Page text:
| Michael Caine as Vichy official Pierre Brossard in The Statement (courtesy photo) |
In the black-and-white prologue to The Statement, it is a dismal night in Dombey, France, in 1944. Seven Jews are rousted from their homes, lined up against a wall, and shot to death. Following the credits, the time is 1992, and Pierre Brossard, the Vichy official who collaborated with the Nazis in the Dombey massacre, is desperately trying to elude assassination. Confronted on an isolated road in Provence, Brossard manages to shoot his failed assailant first. On the stranger's body, he finds the printed statement that gives the film its title - that Pierre Brossard, whom the Catholic Church had been shielding from retribution, was finally executed by Jewish commandos for being a Nazi and a murderer.
In his 1996 novel, The Statement, Brian Moore drew loosely on the case of Paul Touvier, a Vichy official implicated in atrocities who, though pardoned by President Georges Pompidou and shielded by the Catholic Church, was eventually convicted of crimes against humanity. An intelligent thriller, Norman Jewison's film adaptation follows the aging, ailing Brossard as he seeks sanctuary from his enemies within a succession of abbeys and absolution for his sins within his pious faith. Michael Caine's Brossard is the portrait of a wily survivor who, in a world of hypocrites and opportunists, can trust no one but himself.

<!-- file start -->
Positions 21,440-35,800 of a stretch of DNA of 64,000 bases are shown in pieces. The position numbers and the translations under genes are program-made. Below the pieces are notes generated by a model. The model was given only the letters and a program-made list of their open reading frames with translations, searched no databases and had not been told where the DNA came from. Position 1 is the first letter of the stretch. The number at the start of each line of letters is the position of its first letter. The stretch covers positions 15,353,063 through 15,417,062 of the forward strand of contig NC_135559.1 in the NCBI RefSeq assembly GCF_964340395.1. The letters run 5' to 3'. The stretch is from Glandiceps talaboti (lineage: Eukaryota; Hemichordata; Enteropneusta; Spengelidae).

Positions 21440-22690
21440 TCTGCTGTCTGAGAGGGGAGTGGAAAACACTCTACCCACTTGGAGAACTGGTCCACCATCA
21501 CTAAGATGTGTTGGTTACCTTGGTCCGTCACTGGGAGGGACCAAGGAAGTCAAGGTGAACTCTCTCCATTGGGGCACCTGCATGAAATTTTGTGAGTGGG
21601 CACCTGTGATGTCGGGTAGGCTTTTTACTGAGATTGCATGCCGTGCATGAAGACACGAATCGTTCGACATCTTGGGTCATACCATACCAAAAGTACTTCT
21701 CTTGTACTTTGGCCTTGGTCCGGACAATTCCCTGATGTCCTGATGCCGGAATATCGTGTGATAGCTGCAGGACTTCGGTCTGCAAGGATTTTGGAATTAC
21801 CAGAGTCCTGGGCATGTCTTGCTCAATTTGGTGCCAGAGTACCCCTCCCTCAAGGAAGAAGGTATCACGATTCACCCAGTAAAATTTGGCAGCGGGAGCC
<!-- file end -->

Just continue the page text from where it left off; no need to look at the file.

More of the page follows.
| The Statement
Dir. Norman Jewison; writ. Ronald Harwood, Brian Moore (novel); feat. Michael Caine, Tilda Swinton, Jeremy Northam, Alan Bates, Charlotte Rampling (R)
Except for the prologue, in which German soldiers are heard speaking their native tongue, The Statement relies on the convention that, though its actors deliver their lines in English, we are to understand that the characters are really speaking French. It works as well as would a spaghetti Western in which frontier desperados defy one another in Italian. However, a local constable explains to Colonel Roux that the third bullet in the corpse he found beside a road in Provence was the "coup de grâce." He mispronounces the final word "grah," as if his only contact with anything French were pâté de foie. Aside from that small gaffe, The Statement makes its subtle points with maximum efficiency and cinematic grace. •